Also raccoon dog is not necessarily guilty of the pandemic

Yes, there is DNA from raccoon dogs in the swab samples that Chinese researchers collected in January and February 2020 from cages and surfaces of the now-cleared Huanan market in Wuhan. This may indicate that these animals were the source from which the coronavirus first infected humans, but alternative explanations have still not been ruled out.

This connection between the raccoon dog and the notorious Huanan market, which is considered the source of the corona pandemic, came to light when a group of Western scientists discovered on March 9 that their Chinese colleagues had previously unknown genetic sequences in an international virological database (GISAID). ) had set. It turned out to be the raw analysis of environmental samples collected by the Chinese infectious disease agency CDC shortly after the closure of Wuhan’s Huanan market, to which many of the early corona infections could be linked.

These environmental samples had already been mentioned in a preprint that the Chinese researchers put it online as early as February 2022. At the time, the Chinese showed that genetic material from SARS-CoV-2 could be found in those samples, but not whether they also contained human or animal DNA. With the raw genetic data that Western scientists have now discovered, that analysis could still be done. They discovered human DNA and DNA from numerous corona-sensitive animals in the samples; an important fact in the search for the origin of the coronavirus.

Three years later

The fact that this has only come to light now, three years later, is an international embarrassment for China. This again shows that the country has not provided all relevant information about the origin of the pandemic. Not even when an international delegation from the World Health Organization visited Wuhan in February 2022 to investigate the origin of the virus. Moreover, the genetic data were already removed from the GISAID database on March 11, after the Western researchers had informed their Chinese colleagues of their findings. It led to frustrated reactions from the WHO on Friday, where scientists discussed the results of the study in private last week. “Any data that could shed light on the origins of the pandemic must be shared immediately,” said Maria van Kerkhovetechnical director at WHO, at a press conference Friday.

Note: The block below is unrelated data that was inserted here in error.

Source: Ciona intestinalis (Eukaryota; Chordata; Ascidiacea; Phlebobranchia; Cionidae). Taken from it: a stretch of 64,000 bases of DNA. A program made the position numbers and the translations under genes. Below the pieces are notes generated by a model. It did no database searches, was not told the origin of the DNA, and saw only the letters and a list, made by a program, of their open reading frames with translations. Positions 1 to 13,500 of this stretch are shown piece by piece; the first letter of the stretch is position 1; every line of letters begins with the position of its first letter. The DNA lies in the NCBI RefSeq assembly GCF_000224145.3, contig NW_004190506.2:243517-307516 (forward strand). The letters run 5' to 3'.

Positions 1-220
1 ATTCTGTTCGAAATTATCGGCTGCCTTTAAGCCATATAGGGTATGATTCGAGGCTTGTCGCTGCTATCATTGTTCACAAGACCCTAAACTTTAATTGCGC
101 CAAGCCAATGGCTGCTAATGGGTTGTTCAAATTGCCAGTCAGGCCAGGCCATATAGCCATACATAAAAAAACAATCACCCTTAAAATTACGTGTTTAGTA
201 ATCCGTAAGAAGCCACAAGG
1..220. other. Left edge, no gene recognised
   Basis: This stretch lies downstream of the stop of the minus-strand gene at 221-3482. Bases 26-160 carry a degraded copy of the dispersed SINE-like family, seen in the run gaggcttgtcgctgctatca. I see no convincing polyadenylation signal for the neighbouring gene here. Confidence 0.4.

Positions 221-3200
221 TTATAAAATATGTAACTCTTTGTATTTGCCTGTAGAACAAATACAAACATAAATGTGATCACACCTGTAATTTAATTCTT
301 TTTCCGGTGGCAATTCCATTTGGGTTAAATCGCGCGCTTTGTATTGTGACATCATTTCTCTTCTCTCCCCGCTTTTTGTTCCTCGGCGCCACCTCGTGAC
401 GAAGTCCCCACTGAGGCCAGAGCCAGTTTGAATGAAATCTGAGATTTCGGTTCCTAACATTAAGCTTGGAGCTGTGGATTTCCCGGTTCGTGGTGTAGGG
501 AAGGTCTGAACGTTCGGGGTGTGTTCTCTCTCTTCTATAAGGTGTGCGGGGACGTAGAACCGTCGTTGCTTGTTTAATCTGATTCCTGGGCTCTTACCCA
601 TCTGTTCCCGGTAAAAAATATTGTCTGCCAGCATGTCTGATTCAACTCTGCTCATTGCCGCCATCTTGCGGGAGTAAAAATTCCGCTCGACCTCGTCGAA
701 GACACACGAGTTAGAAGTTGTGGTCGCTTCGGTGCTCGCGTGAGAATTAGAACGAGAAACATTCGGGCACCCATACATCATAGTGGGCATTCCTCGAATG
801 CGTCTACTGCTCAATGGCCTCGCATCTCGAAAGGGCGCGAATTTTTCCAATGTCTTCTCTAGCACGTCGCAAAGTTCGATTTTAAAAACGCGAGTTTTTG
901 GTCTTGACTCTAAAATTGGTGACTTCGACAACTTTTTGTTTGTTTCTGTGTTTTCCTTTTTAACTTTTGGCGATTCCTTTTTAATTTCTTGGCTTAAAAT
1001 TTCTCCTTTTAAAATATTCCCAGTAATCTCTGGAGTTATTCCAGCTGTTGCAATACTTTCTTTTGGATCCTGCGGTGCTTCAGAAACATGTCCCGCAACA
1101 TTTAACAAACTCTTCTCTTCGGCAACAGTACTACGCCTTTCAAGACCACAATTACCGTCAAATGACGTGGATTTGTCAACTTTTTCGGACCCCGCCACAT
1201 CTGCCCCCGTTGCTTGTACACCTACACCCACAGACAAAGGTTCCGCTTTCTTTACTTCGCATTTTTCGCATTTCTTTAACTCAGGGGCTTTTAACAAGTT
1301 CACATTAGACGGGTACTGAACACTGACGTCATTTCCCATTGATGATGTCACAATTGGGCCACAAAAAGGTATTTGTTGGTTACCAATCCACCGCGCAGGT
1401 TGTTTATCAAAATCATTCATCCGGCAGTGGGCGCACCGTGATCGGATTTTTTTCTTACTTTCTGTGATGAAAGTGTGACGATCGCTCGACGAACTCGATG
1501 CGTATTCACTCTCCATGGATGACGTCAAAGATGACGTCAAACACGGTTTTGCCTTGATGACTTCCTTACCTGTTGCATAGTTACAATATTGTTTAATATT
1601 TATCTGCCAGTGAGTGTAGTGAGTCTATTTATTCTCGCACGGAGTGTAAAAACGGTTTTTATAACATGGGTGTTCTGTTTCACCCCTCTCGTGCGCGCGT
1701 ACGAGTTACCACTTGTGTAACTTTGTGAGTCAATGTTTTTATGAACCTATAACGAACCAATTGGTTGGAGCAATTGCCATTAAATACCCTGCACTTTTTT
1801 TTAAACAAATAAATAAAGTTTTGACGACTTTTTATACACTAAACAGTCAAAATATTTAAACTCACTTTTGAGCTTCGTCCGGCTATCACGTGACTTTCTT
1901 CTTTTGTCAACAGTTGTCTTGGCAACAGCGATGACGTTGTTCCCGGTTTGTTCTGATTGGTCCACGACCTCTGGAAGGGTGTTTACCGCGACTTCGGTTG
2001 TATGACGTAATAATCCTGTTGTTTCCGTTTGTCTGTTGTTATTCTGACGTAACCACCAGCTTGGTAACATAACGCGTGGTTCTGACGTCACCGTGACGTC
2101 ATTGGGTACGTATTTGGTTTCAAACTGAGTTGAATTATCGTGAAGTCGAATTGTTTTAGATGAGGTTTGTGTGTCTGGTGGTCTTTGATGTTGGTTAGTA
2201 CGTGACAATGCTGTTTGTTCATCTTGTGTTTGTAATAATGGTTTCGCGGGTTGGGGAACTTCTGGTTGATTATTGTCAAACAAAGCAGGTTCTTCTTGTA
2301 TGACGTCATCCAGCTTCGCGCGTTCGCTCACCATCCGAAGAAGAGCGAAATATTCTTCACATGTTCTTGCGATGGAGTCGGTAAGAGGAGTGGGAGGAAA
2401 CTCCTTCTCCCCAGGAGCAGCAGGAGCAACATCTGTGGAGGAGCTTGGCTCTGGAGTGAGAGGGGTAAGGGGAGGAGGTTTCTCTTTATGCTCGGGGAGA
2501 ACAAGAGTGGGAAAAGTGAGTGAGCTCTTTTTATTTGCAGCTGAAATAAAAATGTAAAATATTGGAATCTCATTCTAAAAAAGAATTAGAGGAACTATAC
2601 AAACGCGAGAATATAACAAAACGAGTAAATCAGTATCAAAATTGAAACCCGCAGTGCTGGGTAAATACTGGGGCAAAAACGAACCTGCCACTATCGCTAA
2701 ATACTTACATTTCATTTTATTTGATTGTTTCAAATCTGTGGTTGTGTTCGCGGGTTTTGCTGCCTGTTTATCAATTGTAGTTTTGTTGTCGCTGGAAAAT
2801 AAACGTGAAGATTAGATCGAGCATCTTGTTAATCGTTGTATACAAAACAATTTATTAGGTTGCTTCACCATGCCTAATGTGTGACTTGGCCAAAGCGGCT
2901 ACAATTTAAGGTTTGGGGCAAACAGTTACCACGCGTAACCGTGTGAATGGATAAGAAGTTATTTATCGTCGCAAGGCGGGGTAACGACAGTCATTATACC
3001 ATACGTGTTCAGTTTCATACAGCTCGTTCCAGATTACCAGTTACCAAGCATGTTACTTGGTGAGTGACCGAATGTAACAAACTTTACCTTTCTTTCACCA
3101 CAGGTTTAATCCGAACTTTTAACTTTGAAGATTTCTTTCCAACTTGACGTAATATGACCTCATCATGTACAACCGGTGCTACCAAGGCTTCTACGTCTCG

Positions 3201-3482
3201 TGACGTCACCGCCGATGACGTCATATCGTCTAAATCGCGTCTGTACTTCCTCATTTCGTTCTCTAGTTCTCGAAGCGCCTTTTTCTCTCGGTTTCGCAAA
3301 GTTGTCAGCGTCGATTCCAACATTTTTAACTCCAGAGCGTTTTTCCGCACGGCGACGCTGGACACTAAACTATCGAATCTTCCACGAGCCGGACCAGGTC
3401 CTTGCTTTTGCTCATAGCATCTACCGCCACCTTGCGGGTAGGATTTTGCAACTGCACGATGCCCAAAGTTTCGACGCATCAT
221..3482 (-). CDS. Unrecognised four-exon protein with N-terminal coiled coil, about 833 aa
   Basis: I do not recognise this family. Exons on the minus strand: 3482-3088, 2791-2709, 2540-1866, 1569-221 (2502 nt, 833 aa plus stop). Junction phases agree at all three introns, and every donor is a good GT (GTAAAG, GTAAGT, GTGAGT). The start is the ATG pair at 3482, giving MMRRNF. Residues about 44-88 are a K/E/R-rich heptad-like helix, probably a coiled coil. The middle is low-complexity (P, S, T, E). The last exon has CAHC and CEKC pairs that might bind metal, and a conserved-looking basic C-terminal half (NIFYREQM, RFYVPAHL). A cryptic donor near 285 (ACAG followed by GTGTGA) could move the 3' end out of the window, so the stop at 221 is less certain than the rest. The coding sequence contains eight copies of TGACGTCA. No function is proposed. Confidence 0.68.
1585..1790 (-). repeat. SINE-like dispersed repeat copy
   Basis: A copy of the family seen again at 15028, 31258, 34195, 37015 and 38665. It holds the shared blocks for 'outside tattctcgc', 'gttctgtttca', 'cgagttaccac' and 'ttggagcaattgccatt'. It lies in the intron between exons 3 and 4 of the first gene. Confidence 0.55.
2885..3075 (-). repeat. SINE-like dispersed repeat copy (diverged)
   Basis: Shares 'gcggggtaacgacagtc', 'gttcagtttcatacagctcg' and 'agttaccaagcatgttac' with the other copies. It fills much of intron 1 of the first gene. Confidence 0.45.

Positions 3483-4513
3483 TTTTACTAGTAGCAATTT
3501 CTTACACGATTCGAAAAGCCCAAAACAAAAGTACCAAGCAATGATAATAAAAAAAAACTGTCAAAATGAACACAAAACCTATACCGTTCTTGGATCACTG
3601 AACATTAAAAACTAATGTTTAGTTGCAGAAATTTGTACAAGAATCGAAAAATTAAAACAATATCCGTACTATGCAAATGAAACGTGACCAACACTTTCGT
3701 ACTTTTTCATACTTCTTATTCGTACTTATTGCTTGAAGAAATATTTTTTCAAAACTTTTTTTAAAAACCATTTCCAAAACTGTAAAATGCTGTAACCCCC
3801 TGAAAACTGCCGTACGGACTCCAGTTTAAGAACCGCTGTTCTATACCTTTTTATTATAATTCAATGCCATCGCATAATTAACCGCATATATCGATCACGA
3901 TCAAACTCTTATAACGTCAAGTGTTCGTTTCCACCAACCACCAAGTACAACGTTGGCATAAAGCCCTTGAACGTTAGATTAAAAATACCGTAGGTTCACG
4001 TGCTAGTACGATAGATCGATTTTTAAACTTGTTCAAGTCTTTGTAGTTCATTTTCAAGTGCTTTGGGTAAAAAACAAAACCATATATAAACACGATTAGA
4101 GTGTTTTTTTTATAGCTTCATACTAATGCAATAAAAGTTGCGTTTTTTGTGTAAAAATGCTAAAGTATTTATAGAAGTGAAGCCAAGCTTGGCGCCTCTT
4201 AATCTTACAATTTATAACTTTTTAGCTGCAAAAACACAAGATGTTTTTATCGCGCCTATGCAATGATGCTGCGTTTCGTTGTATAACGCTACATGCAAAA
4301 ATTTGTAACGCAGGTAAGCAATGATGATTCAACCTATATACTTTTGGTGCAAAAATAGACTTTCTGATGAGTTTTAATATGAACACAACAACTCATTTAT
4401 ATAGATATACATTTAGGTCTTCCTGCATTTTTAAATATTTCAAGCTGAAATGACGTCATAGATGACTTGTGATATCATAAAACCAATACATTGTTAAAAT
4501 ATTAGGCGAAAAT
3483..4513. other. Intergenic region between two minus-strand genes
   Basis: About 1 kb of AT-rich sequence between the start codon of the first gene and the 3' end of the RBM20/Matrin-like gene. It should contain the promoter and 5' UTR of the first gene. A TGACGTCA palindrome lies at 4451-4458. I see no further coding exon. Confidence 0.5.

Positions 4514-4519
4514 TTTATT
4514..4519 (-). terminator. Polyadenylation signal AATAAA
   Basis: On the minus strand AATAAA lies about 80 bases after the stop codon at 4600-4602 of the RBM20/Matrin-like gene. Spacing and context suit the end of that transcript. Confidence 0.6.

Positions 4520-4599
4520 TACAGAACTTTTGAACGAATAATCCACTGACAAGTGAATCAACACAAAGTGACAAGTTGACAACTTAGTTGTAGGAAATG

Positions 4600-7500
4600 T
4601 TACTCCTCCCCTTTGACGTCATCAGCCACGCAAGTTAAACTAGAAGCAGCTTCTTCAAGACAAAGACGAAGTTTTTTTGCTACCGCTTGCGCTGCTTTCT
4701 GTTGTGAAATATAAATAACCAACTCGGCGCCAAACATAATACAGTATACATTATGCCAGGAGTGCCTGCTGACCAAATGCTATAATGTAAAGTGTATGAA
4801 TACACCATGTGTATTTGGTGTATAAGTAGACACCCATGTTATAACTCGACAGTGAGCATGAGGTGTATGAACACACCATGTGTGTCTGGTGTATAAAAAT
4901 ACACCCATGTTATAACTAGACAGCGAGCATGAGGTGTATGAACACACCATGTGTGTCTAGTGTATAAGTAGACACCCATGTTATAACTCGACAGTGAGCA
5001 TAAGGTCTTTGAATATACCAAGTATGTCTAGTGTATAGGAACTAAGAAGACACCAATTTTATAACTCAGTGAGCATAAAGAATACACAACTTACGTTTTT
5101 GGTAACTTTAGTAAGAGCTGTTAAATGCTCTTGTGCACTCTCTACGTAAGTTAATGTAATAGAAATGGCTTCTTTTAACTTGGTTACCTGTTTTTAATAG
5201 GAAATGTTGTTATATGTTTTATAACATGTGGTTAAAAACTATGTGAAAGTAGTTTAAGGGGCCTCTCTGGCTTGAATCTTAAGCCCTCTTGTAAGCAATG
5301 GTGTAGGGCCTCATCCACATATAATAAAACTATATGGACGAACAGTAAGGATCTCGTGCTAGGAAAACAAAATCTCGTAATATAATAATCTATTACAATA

After the American magazine The Atlantic reported about it as “the strongest evidence to date” that the pandemic started from an animal and not a lab sparked a debate about how strong the new evidence was. But without publication, no one could check whether it made sense. Until the group of Western scientists finally now, in the night from Monday to Tuesday, published their results in a preliminary preprint. In an effort to “promote transparency,” they write in an explanation.

It turns out that the researchers went in a very targeted search for the DNA of corona-sensitive animals. The samples often contain a mixture of DNA traces from different animals, including human DNA. But six samples taken from two vendor stalls in the southwest corner of the market were found to contain raccoon dog DNA. One of those samples taken on a cart contained a lot of raccoon dog DNA and no detectable human DNA. Because exactly that southwest corner corresponds to a previously defined hotspot of early virus infections among the merchants and visitors, the researchers strongly suspect that the source of the virus must have been there. Research has shown that the raccoon dog is sensitive to corona and, once infected, the infection can spread quickly. That is why the researchers now point to this animal as a possible initiator of the infection, which soon spread from person to person.

DNA traces

But the question is whether this suspicion can lead to definitive conclusions. DNA traces can show that a certain animal has been there, but the presence of virus material in that same sample does not prove that this animal has actually been infected. The researchers themselves emphasize this in their manuscript: the most common animal in the genetic samples is not necessarily the source of the virus in the sample.